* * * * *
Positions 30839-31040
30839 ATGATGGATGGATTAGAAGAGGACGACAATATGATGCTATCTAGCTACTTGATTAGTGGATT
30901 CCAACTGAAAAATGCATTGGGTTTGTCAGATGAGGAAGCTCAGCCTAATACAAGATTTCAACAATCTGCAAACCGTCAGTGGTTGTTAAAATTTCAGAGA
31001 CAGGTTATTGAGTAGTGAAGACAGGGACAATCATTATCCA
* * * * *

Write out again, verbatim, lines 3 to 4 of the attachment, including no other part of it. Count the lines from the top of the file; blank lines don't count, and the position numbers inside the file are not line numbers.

30901 CCAACTGAAAAATGCATTGGGTTTGTCAGATGAGGAAGCTCAGCCTAATACAAGATTTCAACAATCTGCAAACCGTCAGTGGTTGTTAAAATTTCAGAGA
31001 CAGGTTATTGAGTAGTGAAGACAGGGACAATCATTATCCA